|Publication number||US6120445 A|
|Application number||US 09/165,670|
|Publication date||Sep 19, 2000|
|Filing date||Oct 2, 1998|
|Priority date||Oct 2, 1998|
|Also published as||CA2340247A1, CA2340247C, DE69925139D1, DE69925139T2, EP1117331A1, EP1117331B1, US6287259, US6514202, US6945938, US20010014774, US20030092993, WO2000019903A1|
|Publication number||09165670, 165670, US 6120445 A, US 6120445A, US-A-6120445, US6120445 A, US6120445A|
|Original Assignee||Scimed Life Systems, Inc.|
|Export Citation||BiBTeX, EndNote, RefMan|
|Patent Citations (6), Non-Patent Citations (6), Referenced by (99), Classifications (9), Legal Events (5)|
|External Links: USPTO, USPTO Assignment, Espacenet|
This invention relates to the automated characterization and identification of objects, including automated detection of their borders, in intravascular ultrasonic imaging.
The value of ultrasonic imaging can be enhanced if models can be developed which accurately correlate properties of ultrasound objects in an in-vivo environment. Heretofore there have been few automated approaches in the field of in-vivo ultrasonic object definition and identification. Previously proposed approaches may be classified in two categories. First, the defining of an object as an area surrounded by a detected border. Detection of the border in turn is based on local properties and behavior of the border. Second, the development of a theoretical model for an ultrasound object which is validated for in vitro studies.
According to the first category, approaches have been developed at the Thoraxcenter in Rotterdam, Holland, and at the University of Iowa which employ feature extraction techniques for border detection. In those approaches an object is defined as the area encompassed by a detected border, and the algorithms used are optimized to provide the best possible border. These approaches are limited because algorithms provide little information about the parameters characterizing the object under observation. Neither can the algorithms adapt their behavior in accordance with frame-to-frame variants in object properties. In addition, the algorithms are computational and time intensive in cross-sectional area computation, since they must completely calculate the object border in each frame of the volume.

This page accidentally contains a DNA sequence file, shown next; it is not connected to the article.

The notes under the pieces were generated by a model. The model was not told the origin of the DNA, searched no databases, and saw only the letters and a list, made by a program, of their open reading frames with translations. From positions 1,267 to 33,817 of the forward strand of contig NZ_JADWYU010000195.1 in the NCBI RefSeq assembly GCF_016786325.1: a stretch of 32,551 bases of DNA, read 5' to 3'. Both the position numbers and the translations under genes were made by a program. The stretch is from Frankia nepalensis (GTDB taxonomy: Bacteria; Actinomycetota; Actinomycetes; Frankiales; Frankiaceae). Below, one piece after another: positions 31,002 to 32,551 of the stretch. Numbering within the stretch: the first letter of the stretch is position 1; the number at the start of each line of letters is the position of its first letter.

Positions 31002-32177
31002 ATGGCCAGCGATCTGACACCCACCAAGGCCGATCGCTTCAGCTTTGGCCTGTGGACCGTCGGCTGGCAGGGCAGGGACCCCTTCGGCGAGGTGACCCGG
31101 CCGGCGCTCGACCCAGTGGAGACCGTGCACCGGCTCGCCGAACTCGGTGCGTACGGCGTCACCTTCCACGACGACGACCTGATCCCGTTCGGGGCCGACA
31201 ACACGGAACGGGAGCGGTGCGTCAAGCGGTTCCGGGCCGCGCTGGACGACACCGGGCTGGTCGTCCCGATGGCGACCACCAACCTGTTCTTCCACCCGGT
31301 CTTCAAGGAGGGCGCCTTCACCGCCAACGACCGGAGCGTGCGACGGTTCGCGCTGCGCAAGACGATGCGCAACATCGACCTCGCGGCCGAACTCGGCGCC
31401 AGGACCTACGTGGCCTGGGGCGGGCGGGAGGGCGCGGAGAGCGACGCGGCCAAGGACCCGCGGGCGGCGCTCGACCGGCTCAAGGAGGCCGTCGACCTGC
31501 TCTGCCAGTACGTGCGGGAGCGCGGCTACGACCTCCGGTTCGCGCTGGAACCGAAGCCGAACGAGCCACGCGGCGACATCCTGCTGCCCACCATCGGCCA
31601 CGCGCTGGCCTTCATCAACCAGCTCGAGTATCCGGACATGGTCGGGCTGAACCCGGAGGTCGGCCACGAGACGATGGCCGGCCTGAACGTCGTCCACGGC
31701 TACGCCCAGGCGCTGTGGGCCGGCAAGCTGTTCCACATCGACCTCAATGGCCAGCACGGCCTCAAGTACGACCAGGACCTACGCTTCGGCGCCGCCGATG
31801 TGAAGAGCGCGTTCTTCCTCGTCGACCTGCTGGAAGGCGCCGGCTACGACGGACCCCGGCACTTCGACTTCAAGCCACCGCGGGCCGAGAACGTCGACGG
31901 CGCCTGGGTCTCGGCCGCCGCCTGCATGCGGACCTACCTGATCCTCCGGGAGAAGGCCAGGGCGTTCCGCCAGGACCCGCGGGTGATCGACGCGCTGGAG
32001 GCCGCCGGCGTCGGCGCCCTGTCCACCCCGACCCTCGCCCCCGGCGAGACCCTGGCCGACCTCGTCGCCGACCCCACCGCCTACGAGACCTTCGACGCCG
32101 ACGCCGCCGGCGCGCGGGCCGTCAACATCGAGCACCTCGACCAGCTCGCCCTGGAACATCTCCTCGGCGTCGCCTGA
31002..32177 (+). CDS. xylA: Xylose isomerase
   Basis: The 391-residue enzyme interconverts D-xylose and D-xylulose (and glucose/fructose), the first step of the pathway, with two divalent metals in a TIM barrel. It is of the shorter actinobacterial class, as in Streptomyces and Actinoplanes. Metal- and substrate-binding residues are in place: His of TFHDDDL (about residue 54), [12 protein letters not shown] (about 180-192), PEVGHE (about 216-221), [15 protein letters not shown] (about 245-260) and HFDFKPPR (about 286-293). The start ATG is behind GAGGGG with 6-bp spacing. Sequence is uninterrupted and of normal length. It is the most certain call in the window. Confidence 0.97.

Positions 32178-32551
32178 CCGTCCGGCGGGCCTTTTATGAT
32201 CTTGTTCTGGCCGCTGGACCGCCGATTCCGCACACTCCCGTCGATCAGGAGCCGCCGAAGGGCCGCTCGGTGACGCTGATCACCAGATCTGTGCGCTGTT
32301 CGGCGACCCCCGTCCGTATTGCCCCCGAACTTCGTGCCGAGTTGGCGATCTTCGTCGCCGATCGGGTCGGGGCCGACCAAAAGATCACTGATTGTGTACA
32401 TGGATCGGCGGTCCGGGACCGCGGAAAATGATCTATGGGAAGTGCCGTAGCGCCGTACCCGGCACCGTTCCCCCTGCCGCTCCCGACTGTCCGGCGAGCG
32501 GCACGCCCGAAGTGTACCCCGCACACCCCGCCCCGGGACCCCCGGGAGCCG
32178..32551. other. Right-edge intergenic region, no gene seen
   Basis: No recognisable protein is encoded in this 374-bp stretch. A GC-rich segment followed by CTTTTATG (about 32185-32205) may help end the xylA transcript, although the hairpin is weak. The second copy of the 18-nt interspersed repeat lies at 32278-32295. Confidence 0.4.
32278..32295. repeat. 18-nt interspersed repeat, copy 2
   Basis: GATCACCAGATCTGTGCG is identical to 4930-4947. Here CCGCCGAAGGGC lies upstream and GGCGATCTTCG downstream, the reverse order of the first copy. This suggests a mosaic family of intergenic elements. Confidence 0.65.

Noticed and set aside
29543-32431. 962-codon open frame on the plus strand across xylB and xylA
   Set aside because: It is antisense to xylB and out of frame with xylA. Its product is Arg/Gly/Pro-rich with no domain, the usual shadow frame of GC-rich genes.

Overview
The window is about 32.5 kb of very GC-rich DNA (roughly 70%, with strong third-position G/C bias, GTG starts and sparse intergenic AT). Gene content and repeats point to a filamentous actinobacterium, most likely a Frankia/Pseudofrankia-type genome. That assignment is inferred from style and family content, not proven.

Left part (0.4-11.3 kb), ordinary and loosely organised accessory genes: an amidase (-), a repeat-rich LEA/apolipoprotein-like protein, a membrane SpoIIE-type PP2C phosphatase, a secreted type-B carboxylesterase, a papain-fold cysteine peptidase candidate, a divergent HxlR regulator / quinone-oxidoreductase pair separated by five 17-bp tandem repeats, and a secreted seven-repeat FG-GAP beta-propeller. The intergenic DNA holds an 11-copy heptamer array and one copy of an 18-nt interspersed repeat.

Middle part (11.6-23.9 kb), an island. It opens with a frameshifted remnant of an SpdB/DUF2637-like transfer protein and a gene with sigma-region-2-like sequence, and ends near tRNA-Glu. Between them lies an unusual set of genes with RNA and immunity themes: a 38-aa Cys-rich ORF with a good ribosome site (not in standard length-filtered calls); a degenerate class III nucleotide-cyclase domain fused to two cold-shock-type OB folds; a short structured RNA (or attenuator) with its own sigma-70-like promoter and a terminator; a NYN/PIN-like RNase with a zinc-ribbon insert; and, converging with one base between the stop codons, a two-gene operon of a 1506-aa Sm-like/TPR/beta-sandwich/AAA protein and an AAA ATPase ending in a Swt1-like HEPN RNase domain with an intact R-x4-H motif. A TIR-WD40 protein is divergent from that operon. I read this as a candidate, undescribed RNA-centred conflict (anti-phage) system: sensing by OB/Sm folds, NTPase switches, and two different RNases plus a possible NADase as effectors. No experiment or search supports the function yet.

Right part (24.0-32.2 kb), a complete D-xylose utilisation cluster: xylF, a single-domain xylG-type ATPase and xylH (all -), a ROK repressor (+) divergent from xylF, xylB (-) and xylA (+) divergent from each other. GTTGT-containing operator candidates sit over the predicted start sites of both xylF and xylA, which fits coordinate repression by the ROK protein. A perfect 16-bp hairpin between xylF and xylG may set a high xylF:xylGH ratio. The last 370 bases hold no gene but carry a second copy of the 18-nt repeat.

In the second category of approaches, tissue modeling techniques have been developed for comparing data patterns with predefined models, e.g., at the Stanford Center for Cardiac Interventions and the University of Texas. In these types of techniques, a consistent tissue behavior is assumed which can be modeled. The models describe internal properties of an object which can be used to identify the object. However, such models are inherently limited in that by their nature they cannot accommodate variations in object properties from patient to patient, or even from frame to frame. A paper by Petropulu et al. entitled MODELING THE ULTRASOUND BACKSCATTERED SIGNAL USING α-STABLE DISTRIBUTIONS, 1996 IEEE Ultrasonics Symposium, p. 103 is representative of the model-based approach. Therein certain assumptions about theoretical statistical behavior are made, and the assumptions are used to identify the object in an in-vivo case study. This limited approach is subject to significant errors because it yields a model which only partially describes the object behavior and does not take into account variations from case to case.
Most known techniques for object border detection use a purely manual method for border tracing, which is done simply by drawing the boundary of the object. This procedure is slow and is subject to errors and variations between users. Moreover, it does not allow for the characterization of the object within the border.